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Anti-Semitic Incidents, Coronavirus Information, Avast, More: Monday Afternoon ResearchBuzz, February 3, 2020

NEW RESOURCES

Cleveland Jewish News: ADL launches new online database to track anti-Semitic incidents in America. “The Anti-Defamation League just launched an online searchable database that helps track anti-Semitic incidents against Jews that have taken place throughout the United States. The ‘ADL Tracker’ will be regularly updated to provide the most recent information available on cases of anti-Semitic vandalism, harassment and assaults reported to or detected by the ADL.”

TWEAKS AND UPDATES

PLOS Blogs: Novel coronavirus (2019-nCoV) outbreak. “The novel coronavirus (2019-nCoV) outbreak is both saddening and concerning. The scientific community has come together rapidly to address this outbreak in an open and collaborative manner. As a publisher, we look to support the global response to this outbreak by sharing and amplifying research data and findings relevant to the outbreak…. Here is what we are doing…”

BetaNews: Avast apologizes for selling user data and shuts down its marketing analytics subsidiary Jumpshot with immediate effect. “Avast has been facing growing criticism following an investigation by Motherboard and PCMag that revealed the company’s free antivirus software was harvesting user data and selling it onto marketers.”

USEFUL STUFF

MakeUseOf: 5 Free Guides to Understand Digital Security and Protect Your Privacy . “With the number of data breaches, phishing attacks, and other digital threats facing us today, you need to know how to stay secure when using technology. Check these free online guides to understand digital security and protect your privacy.”

AROUND THE SEARCH AND SOCIAL MEDIA WORLD

Washington Post: It wasn’t just the National Archives. The Library of Congress also balked at a Women’s March photo.. “The Library of Congress abandoned plans last year to showcase a mural-size photograph of demonstrators at the 2017 Women’s March in Washington because of concerns it would be perceived as critical of President Trump, according to emails obtained by The Washington Post.”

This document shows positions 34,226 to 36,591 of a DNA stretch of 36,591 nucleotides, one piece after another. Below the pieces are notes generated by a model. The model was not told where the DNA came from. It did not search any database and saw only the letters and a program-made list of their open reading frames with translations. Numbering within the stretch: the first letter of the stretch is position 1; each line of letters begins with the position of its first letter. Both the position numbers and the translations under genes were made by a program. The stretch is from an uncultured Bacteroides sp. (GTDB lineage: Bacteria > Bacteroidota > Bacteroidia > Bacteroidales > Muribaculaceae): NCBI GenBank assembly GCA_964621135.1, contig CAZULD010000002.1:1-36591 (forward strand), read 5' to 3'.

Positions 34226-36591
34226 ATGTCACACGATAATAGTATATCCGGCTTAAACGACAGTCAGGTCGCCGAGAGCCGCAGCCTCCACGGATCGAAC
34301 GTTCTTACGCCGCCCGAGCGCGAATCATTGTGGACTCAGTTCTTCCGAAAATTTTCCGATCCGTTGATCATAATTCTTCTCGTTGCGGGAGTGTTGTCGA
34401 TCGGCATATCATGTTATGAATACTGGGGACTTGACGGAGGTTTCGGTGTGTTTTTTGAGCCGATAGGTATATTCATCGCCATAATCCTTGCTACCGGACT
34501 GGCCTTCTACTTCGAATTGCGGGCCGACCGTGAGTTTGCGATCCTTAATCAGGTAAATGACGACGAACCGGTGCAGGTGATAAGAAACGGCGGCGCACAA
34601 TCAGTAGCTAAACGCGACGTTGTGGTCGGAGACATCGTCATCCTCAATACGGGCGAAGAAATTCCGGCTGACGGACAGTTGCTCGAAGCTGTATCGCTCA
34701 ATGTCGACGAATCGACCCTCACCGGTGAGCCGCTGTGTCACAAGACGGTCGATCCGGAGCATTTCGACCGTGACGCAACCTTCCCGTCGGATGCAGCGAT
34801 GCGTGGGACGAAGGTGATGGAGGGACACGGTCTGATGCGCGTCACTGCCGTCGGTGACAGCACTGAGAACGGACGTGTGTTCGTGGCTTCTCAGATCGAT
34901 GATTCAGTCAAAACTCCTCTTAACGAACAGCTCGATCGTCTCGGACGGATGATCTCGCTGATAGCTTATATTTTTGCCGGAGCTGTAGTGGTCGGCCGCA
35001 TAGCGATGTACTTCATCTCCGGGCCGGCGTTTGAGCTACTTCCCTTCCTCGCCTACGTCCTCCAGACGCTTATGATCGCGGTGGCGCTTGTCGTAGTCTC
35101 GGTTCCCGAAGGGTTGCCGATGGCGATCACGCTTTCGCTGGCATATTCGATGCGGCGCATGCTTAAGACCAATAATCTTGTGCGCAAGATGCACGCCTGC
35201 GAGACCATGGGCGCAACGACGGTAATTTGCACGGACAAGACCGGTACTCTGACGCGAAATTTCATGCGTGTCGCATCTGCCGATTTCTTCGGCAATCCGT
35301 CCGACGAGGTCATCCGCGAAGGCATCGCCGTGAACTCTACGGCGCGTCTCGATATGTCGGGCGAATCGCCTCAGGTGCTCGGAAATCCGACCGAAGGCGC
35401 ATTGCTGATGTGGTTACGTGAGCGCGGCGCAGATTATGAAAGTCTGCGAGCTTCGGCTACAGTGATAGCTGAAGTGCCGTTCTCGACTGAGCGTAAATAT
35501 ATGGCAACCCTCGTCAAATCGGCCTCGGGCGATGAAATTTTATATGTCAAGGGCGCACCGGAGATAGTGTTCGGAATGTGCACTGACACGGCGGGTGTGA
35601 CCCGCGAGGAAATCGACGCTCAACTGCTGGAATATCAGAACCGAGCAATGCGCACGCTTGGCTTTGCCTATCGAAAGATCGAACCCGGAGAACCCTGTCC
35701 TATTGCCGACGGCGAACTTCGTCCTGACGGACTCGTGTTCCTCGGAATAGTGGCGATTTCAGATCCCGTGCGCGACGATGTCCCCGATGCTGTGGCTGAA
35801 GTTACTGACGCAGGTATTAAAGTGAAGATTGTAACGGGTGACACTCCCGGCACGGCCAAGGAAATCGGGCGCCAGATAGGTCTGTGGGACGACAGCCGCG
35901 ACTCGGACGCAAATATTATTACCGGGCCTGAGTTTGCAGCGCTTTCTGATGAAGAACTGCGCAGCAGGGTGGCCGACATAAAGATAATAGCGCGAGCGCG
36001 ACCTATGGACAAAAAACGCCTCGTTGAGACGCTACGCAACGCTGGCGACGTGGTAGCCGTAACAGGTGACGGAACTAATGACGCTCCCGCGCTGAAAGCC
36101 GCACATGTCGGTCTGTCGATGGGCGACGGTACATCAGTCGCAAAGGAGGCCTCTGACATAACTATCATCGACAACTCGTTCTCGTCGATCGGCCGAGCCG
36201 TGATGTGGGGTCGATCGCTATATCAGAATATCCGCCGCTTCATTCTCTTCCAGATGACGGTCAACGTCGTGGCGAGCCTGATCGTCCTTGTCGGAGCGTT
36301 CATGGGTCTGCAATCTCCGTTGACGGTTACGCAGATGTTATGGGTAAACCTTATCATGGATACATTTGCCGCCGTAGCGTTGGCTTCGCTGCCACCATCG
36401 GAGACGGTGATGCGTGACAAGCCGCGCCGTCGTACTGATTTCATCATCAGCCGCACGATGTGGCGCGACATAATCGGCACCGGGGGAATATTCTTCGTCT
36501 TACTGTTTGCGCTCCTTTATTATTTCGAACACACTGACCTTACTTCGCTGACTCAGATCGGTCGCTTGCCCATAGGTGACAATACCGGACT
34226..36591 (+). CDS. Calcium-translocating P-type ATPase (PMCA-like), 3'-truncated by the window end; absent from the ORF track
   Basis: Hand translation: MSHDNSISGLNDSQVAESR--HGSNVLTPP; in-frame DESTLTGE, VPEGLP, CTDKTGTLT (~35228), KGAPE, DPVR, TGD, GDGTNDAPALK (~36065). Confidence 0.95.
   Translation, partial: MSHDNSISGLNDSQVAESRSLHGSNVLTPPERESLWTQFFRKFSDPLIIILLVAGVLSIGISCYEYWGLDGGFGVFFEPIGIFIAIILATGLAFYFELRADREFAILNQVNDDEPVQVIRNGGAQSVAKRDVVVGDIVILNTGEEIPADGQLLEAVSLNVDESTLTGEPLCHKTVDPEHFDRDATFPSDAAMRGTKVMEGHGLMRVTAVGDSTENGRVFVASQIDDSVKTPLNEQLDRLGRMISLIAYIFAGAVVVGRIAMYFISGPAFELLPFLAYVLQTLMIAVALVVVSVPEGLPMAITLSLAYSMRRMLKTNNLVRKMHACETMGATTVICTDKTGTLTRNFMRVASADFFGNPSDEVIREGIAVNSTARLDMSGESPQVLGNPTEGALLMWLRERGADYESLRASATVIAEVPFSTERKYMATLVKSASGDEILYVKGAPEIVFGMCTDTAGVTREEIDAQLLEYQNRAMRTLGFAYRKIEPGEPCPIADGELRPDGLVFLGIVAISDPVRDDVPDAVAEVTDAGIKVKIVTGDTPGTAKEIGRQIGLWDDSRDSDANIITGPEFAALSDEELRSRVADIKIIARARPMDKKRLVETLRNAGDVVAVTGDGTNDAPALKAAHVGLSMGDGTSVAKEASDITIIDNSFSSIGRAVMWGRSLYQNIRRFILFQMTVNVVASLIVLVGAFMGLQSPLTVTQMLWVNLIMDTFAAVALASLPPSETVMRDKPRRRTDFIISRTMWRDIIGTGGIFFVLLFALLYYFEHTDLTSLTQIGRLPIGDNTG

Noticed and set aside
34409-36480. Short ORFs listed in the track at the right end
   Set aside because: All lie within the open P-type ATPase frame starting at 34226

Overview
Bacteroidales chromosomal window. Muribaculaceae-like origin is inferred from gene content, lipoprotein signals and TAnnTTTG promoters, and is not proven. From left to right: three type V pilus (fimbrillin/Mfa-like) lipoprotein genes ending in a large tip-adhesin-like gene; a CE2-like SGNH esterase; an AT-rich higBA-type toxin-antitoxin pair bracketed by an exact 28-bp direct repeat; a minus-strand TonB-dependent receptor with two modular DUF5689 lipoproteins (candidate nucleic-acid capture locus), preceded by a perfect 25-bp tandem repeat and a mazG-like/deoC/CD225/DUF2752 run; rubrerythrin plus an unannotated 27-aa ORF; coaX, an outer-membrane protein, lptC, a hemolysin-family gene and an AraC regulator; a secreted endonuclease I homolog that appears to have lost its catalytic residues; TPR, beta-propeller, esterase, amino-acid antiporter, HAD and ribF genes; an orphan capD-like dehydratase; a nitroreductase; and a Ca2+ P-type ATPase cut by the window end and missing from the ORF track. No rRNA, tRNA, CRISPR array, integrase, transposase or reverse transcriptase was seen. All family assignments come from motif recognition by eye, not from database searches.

New York Times: Why Random Government Accounts Are All Over Your Timeline. “Earlier this month… the San Antonio Water System, which regulates the water utilities for the Texas city, tweeted a joke about Baby Yoda reaching to flush the toilet. In October, the Northeast Ohio Regional Sewer fired off a tweet about clogging a friend’s toilet using an image of the widely memed Cleveland Browns quarterback Baker Mayfield. The Department of Transportation in Northern Virginia used a GIF of a confused German shepherd to ask drivers to refrain from speeding.”

Tubefilter: China’s New Digital Stars Are Construction Vehicles–And They Have 40 Million Viewers. “The respiratory illness has sickened nearly 10,000 and killed 213, and with cases presenting in all areas of China, transportation across the country has been suspended, and people have been urged to isolate themselves in their homes to prevent further spread. Stuck there, they’ve been keeping themselves busy by tuning in to digital livestreams–which, obviously, isn’t so unusual. What is unusual is the subjects of these livestreams: two currently-under-construction hospitals, and the people and vehicles building them.”